Sunday, May 20, 2012

An Autumn Dessert in Spring?

We have one grower at the St. Lawrence North Market from whom we buy all our apples and pears. Last year, Clement Orchards seems to have had a bumper crop of fantastic Cortland apples, most of which they kept in cold storage. We’ve been eating about a quart a week for the past few months because you can seldom get really good apples at this time of year. These have been perfect: still crisp, flavorful and tangy. Most evenings, we cut up a couple for our dessert.

Last evening, we had some good friends in town, Paul Musselman and Violette Malan (you should read her novels!), who came to town to pick up some San Marzano tomatoes I started for them. They both understand what eating real food is all about, so we made our paella outside the traditional way (Violette is of Spanish extraction and they have a wonderful Paella Party every November). I will share this amazing, but rather tricky to cook recipe someday soon.

The thing that stumped us was what to make for dessert. Evenings still can be cold here in Toronto (it wasn’t last night, though, as it turned out), and those good apples stuck in my mind. We have a fantastic recipe for a French-based rustic apple tart that is superb, but a good deal of its preparation is last-minute and with the paella to concentrate on (it takes a lot of tending when cooked outside), I knew the tart just wouldn’t be the dessert to make (next time, Violette and Paul!). Then I thought of our apple crisp.

It was a huge favorite in the early years of our family. Even though our kids have long since flown the coop, we still make this a fair bit in the fall and winter when the local apples are at their best, but I don’t think we’ve ever made it in spring. Anyway, it was perfect for the situation: you can prepare the whole thing hours in advance and just throw it into the oven as soon as you sit down for dinner. We had great apples, so I thought, Why not?

Here’s the recipe. It’s pretty easy, with only the peeling and slicing of the apples being a bit tedious. The results are wonderful, especially served with ice cream or whipped cream. If you can’t find really good apples now, just put this recipe aside until the fall when stores should be flooded with great fruit.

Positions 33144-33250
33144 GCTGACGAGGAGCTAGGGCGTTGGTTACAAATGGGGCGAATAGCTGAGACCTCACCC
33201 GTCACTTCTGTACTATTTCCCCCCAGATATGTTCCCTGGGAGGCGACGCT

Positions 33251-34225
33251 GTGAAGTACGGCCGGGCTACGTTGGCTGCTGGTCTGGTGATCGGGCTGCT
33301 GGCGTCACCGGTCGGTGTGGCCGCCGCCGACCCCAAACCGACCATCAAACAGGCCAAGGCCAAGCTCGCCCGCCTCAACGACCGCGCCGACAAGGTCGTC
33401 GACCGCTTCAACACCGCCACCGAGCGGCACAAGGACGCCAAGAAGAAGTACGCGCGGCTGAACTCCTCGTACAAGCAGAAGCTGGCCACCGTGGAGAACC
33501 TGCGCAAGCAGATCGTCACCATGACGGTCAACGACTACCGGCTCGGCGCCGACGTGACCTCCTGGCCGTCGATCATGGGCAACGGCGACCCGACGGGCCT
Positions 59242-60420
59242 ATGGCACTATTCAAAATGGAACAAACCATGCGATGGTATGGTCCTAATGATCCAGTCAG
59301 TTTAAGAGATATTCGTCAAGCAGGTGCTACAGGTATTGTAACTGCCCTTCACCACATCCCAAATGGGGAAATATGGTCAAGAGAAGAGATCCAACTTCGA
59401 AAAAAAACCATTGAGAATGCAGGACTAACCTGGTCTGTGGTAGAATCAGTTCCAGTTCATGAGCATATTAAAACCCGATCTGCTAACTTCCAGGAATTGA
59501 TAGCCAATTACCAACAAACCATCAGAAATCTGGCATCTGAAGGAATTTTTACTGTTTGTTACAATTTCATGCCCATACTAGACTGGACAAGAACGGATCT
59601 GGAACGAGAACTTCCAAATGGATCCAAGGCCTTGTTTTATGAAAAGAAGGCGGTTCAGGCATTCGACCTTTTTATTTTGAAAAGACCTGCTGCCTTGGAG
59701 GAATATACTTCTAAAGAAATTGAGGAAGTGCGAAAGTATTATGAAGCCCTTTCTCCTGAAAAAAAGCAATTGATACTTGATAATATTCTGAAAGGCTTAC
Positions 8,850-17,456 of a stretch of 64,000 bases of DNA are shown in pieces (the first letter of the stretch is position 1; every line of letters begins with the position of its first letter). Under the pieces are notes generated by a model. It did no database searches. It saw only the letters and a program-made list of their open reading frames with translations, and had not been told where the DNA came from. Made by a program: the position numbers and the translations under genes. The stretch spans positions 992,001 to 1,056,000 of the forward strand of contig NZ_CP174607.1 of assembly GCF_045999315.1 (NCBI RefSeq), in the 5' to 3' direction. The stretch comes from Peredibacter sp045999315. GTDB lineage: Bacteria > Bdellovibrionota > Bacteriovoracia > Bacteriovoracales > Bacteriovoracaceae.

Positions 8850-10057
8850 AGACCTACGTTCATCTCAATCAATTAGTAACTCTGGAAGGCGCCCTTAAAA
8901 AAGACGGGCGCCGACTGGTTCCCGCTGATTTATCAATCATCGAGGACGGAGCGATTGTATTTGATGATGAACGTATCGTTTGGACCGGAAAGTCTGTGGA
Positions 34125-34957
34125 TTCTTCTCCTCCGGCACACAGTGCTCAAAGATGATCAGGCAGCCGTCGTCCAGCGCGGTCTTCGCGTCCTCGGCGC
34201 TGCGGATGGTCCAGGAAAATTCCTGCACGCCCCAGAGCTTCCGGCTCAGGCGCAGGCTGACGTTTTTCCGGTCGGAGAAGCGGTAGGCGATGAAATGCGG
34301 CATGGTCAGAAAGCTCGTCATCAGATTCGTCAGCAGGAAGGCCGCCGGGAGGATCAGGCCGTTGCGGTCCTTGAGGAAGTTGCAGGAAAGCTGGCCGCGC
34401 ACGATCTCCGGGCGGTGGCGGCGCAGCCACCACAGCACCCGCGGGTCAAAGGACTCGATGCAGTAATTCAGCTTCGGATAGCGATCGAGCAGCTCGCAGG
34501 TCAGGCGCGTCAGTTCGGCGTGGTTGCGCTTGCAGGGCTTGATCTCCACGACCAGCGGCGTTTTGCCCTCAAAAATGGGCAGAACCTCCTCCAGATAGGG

A word on apples: You want to make this using a good crisp apple with lots of flavor. As mentioned, Cortlands are terrific. Northern Spies are also a favorite around here (you may need to add a bit more sugar of honey, though) as are Winesaps. My favorite is Russets which are good for only a few weeks in late September/October. They’re hard to find, but worth it with a very surprising sort of non-applelike flavor. Make sure you get real russets and not golden russets – which are a clone of golden delicious and russets. They’re just not as good.

Apple Crisp
Serves 8-10

1 cup whole wheat flour
1 cup rolled oats
¾ cup dark brown sugar
½ cup walnut pieces
½ tsp salt
½ tsp baking soda
½ cup sweet butter
8 cups apples
¼ cup sugar (or 3 Tbs honey)
1 tsp cinnamon
½ tsp allspice
½ tsp cloves
a generous grating of fresh nutmeg
1 tsp lemon juice

1. Preheat oven to 350°. Butter a 9"x12" baking dish.

2. Peel, core and slice the apples. As you work, place them in a bowl of water with a good squeeze of lemon juice or apple cider vinegar to keep them from discoloring.

3. Toast walnut pieces on a baking sheet placed in the oven until nicely browned and fragrant. It usually takes 10-12 minutes.

4. In a large bowl, put in the flour, oats, sugar, salt and baking soda. First using a pastry blender and then your fingers, work the butter into the dry ingredients until the mixture is uniform and well-blended.

5. In another bowl, mix together apples, sugar or honey, spices and lemon juice.

6. Place apple mixture in bottom of baking dish, sprinkle over the walnuts, then cover with the oats mixture.

7. Bake for 50 minutes or until top is nicely browned and the apples soft and bubbling. Serve it while still warm. A scoop of good vanilla ice cream is just perfect on top.

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